The government has set its eyes on the fast rising proceeds from diaspora as it sought to maximise returns from its newly floated Sh20 billion infrastructure bond.
The Central Bank of Kenya said Tuesday Kenyans in the diaspora would be allowed to participate in tap sales of the bond after the auction date next month. “The bond may be available for tap sales to retail local and Kenyan diaspora investors after the auction and offer amounts will be re-priced at the successful weighted average rate of the main auction adjusted for the remaining time to maturity. The tap sale period will close on February 3, 2012,” the bank said.
A tap sale refers to a procedure that allows borrowers to sell bonds or other short-term debt instruments from past issues at their original face value, maturity and coupon rate.
“This is good for investor because you only buy what you can afford within a specific window provided and wait to buy again when the offer comes up ,” Fred Mweni of Tsavo Securities.
“In this case the government is not rigid on the Sh20 billion indicated and would be ready to take up whatever investors offer during the set sale period.”
Remittances from the diaspora are currently the fourth-largest source of foreign exchange after revenue from tea, horticulture and tourism, hence the special interest by the government.
Kenyans living abroad mainly send money home to help their families and for investment in various sectors, including real estate. In July alone remittances to Kenya jumped by 44 per cent from the same month a year ago to $72.8 million, up from $71.9 million in June. CBK said proceeds from the bond would go towards partial funding of specific infrastructure projects in a raft of sectors including roads (Sh7.36 billion), energy (Sh 18.78 billion) and water (Sh9.71 billion).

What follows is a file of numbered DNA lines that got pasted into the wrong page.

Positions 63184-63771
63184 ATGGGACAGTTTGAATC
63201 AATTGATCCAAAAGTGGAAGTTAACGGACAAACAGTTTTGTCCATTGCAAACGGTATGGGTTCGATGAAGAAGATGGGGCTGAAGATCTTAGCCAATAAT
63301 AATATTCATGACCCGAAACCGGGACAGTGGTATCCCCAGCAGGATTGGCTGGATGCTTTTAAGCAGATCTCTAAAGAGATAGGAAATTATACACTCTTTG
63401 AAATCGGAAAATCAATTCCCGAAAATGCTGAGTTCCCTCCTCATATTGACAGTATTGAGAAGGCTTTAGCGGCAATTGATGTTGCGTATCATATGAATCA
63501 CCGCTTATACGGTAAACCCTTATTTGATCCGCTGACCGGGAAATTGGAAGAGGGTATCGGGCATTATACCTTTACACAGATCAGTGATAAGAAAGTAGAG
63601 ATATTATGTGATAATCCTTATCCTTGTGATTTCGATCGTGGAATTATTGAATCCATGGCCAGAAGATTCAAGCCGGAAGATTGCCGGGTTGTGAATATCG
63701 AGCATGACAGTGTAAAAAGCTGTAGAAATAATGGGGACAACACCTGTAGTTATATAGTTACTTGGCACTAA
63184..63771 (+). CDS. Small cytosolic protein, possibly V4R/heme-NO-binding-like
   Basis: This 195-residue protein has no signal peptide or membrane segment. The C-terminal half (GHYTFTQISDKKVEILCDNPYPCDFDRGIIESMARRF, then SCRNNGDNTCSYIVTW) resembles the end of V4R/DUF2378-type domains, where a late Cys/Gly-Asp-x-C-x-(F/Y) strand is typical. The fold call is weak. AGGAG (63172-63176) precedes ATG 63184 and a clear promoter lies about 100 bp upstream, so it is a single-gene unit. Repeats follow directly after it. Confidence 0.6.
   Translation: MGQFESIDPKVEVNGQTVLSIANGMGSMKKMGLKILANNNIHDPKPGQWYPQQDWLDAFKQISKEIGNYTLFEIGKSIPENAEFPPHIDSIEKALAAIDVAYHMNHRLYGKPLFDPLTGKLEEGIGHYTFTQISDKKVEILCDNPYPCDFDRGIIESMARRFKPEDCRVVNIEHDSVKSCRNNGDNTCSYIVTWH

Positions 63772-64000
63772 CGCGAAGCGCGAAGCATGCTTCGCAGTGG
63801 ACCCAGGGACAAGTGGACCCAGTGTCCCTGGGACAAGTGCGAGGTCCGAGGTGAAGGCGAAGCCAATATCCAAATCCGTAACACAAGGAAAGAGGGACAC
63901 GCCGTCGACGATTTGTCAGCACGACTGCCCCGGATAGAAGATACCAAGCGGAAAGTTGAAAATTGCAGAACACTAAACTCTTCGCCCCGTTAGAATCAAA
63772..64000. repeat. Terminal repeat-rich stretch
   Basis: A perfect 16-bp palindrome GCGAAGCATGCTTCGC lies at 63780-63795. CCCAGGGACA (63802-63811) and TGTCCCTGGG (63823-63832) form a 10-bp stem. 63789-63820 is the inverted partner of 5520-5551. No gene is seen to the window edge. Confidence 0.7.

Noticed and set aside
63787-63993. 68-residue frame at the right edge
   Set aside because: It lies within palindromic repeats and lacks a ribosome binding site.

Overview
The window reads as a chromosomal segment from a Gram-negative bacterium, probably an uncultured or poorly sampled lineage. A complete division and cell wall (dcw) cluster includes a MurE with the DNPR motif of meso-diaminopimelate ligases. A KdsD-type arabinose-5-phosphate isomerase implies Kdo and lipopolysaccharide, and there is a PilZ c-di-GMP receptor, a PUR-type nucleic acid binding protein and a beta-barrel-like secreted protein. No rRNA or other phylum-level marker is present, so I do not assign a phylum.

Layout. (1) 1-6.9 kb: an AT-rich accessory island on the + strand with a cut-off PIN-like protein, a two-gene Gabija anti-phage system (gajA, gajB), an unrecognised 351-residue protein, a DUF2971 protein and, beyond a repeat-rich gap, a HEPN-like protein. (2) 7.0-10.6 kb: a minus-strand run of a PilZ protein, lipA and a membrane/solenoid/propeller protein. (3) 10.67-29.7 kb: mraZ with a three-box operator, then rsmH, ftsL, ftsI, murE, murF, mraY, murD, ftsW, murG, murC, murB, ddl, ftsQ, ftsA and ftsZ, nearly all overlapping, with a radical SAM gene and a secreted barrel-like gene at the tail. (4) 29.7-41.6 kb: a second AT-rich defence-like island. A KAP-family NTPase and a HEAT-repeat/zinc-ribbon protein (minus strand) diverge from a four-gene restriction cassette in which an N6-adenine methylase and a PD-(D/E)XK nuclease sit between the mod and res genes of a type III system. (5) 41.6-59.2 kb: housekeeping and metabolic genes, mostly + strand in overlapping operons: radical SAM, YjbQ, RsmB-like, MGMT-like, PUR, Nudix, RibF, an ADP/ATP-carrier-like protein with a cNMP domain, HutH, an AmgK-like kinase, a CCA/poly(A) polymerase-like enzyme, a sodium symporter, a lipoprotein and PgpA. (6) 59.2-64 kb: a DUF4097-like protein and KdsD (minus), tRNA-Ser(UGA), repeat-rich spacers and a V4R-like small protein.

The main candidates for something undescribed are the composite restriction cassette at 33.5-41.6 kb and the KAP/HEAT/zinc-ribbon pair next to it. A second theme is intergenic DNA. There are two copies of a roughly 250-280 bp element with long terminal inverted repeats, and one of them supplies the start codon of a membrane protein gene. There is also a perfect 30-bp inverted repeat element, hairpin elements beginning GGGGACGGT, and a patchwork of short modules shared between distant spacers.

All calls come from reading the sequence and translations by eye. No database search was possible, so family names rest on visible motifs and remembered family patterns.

According to a prospectus released yesterday investors would be offered a minimum Sh 100,000 and in multiples of Sh50,000 thereafter over a tenure of 12 years.
The coupon rate for the bond, to be sold between August 16 and September 27, has been set at 12 per cent payable semi-annually. The government said Kenyan investor both at home and abroad would be allowed to participate as individuals or incorporated companies that are wholly owned by Kenyan citizens.
“The Kenyan diaspora investors will need to provide proof of their citizenship. Investors can participate directly or through commercial banks resident in Kenya and/or other institutions licensed by the Capital Market Authority of Kenya to trade in government securities,” CBK said.
All payments made in foreign currency would be converted at the shilling mean exchange rate to the other currency. The prospectus said each diaspora investor would be subject to a maximum of Sh20 million for individuals and Sh200 million for institutional investors.